The Security Council unanimously endorsed the Geneva Communiqué in its resolution 2118. The document contains principles and guidelines to end the violence and launch a Syrian-led political process leading to a transition that meets the legitimate aspirations of the Syrian people.
The Communiqué remains the only internationally agreed basis for a political settlement to the Syrian conflict, and was the foundation for recent initiatives such as the Cairo and Moscow processes.
Mr. de Mistura will brief you on his consultations. I would like to highlight four key points.
First, Mr. de Mistura’s description of the state of the Syrian crisis is a synthesis of what we heard from an inclusive and representative group of Syrian and non-Syrian stakeholders.
Second, amidst gaping fault lines, there are points of consensus upon which a credible political process can be constructed.
Syrians and external actors alike possess a shared sense of concern regarding the threshold that the conflict has now reached.
No one wants to risk the chaos of an uncontrolled transition in Damascus. All reject a future Syria divided along sectarian lines. Many Syrians warned that the country is entering a cycle of fragmentation and radicalization from which it will be hard to exit.
Our Syrian interlocutors also lamented that their country is caught in a regional proxy war that is beyond Syrians’ ability to resolve by themselves.
Almost all pointed to an urgent need for the international community to act now if we want to save and preserve what is left of Syria. As the situation deteriorates, Syrians predict that the prospects for achieving a political solution will also recede.
Third, the Syrians with whom we spoke share many of the same aspirations.
They want to protect the country’s sovereignty, territorial integrity and independence, and to determine their own future free from external intervention.
They consider it impossible to return to the past.
They reject violent extremism and terrorism, and support a non-sectarian, multi-confessional and inclusive society.
And they yearn to build a genuinely democratic Syria based on human rights and the rule of law.
Fourth and finally, the consultations made clear that the major stumbling block in the political process remains the issue of forming a Transitional Governing Body, or TGB, with full executive powers that can create a suitable environment and safety for all during the transition.
The TGB is the top priority for the opposition, while the Syrian government has told us that such an institution would be unconstitutional.
Although difficult, these are not insurmountable obstacles and differences. Mr. de Mistura will therefore present a proposal to launch a political process aimed at enabling Syrians to negotiate a framework agreement on how to implement all aspects of the Geneva Communiqué.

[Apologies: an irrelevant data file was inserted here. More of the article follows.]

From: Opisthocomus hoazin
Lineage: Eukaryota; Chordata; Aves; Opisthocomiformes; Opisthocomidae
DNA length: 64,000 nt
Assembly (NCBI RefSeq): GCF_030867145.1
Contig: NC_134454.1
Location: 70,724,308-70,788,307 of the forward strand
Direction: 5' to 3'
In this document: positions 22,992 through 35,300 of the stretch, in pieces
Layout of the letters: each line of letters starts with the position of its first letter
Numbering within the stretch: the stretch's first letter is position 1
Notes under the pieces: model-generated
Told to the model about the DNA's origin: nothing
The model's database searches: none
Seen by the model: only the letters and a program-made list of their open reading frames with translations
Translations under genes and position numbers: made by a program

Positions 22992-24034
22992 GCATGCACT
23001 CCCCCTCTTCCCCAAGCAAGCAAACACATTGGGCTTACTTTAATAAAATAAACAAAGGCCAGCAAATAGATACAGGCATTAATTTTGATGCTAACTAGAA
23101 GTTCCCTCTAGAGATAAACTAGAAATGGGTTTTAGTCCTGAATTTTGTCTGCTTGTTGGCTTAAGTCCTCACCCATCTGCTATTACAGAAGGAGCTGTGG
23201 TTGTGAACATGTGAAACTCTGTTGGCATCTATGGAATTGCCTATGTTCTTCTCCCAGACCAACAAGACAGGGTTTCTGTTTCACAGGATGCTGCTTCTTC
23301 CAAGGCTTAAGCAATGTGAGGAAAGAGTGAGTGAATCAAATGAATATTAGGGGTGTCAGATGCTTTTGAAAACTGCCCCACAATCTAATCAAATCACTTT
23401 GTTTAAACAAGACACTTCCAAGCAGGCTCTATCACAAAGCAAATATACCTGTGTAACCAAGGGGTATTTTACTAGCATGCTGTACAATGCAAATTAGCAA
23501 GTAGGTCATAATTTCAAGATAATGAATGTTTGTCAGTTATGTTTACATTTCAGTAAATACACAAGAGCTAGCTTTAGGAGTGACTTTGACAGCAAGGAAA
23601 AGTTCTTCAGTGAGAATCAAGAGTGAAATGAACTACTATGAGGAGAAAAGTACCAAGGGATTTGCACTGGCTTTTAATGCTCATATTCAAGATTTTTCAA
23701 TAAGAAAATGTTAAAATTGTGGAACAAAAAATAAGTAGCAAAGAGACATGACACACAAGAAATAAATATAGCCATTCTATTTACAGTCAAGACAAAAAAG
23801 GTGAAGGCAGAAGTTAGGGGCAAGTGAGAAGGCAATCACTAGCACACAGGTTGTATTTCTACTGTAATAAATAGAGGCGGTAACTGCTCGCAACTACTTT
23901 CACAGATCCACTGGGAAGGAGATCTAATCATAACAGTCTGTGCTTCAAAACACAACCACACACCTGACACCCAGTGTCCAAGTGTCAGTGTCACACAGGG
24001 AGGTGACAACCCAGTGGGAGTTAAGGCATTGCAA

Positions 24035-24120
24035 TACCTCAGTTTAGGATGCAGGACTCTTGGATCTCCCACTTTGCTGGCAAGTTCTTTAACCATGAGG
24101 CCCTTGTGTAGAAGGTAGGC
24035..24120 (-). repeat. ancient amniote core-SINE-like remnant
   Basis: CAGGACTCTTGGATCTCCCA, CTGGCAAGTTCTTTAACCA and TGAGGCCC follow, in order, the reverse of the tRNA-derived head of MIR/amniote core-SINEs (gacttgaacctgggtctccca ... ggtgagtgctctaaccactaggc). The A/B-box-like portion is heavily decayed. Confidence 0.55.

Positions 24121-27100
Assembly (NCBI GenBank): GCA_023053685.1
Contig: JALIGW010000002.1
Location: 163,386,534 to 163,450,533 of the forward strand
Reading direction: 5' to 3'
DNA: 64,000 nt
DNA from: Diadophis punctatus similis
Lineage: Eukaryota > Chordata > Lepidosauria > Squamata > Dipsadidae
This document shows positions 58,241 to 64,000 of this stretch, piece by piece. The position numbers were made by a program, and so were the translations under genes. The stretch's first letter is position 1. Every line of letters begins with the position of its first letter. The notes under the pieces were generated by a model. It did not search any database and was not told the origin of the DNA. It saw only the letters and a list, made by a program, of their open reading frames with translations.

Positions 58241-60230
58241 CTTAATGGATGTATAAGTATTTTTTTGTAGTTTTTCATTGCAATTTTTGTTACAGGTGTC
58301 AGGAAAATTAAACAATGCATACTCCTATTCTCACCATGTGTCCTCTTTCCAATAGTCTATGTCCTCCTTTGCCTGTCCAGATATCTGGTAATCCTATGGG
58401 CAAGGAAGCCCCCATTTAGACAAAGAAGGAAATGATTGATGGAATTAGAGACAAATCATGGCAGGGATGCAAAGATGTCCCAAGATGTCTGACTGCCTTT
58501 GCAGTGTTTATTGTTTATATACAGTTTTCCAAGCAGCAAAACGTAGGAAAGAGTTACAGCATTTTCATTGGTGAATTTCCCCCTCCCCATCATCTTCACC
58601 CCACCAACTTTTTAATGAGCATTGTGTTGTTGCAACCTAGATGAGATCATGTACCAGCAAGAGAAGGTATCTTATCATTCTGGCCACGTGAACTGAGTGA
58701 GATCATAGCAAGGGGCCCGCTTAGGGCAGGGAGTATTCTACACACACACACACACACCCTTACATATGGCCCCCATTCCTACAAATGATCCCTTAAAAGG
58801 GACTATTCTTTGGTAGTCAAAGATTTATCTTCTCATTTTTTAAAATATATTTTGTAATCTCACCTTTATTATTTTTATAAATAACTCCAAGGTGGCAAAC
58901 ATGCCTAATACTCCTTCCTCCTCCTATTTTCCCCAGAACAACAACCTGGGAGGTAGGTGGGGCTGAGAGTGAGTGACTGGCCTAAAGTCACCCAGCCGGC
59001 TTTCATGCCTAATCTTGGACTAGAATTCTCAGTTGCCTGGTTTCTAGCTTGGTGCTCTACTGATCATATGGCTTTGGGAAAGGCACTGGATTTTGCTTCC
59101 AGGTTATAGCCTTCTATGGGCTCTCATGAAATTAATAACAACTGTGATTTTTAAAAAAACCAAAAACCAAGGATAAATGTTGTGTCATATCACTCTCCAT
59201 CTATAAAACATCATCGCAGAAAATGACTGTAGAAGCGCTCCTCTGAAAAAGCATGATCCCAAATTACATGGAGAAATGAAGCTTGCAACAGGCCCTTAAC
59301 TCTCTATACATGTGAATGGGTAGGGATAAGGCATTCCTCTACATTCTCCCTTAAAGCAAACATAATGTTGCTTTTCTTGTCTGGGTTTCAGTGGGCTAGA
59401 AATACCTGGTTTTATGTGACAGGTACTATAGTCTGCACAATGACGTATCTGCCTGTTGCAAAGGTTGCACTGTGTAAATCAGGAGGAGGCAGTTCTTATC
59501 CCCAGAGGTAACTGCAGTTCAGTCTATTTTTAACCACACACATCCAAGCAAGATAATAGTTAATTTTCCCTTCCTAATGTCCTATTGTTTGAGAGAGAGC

The main goal of these preparatory negotiations will be to reach intra-Syrian agreement on the elements of the Geneva Communiqué, including on the issue of the TGB, as well as to effectively fight terrorism.
I stand ready to convene a high-level international conference to endorse any recommendations or agreement that this Syrian-led political process may reach.
The status quo in Syria is unacceptable. Some argue that we must wait to end this nightmare until there is a more propitious alignment of regional and international circumstances. This would be both immoral and irresponsible.
We must not condemn the Syrian people to even deeper despair. We must not condemn the region to unending turmoil.
Today I ask the Security Council to endorse Mr. de Mistura’s recommendations and work with the Syrian parties to convince them to participate constructively in this proposed process.
Just as important, the Council has a responsibility to support the political process by acting to de-escalate the conflict.
We must ensure that these preparatory negotiations are meaningful and not cynically exploited as a license to continue the killing.
I urge the Security Council, Syria’s neighbours and regional sponsors of the Syrian parties to stem all flows of arms and foreign fighters pouring into the country.
While ending the bloodshed remains primarily the responsibility of the Syrian parties, especially President Bashar al-Assad, there is much that the region and the international community can do to starve the fire of its fuel.
We must also build on the political momentum that has been generated by the nuclear agreement between Iran and the P5+1 countries. The unity that generated that agreement can help point the way towards conflict resolution in Syria and greater stability across the region.
For the moment, the greatest obstacle to ending the Syrian war is the notion that it can be won militarily. It is our failure to act with a unified voice that perpetuates this harmful illusion and allows the Syrian parties to think that there is some alternative other than coming to the negotiating table.
Today, Mr. de Mistura and I will outline a way forward to reach the political solution that all claim to support. I urge you to give this proposal your full support. If you do not, the world expects this body to present a viable alternative.
29 July - Special Envoy for Syria briefs Security Council on the situation in Syria
26 & 27 June
25 & 26 June
On 29 May, he met with a delegation of civil society organizations from the United States working on the Syrian crisis. He said afterward that listening to civil society organizations — especially those who work on advocacy and the medical doctors who put their lives at risk every day to save the victims of chemical attacks or shelling — was yet another reminder of the daily realities of the Syrian civilians who pay the highest toll of this conflict. He said it was also an opportunity to reflect on the aspirations of the diaspora. The Special Envoy also met with delegations of European countries, namely Belgium, Czech Republic, Denmark, Finland, Germany, Greece, Italy, Netherlands, Norway, Sweden and Switzerland.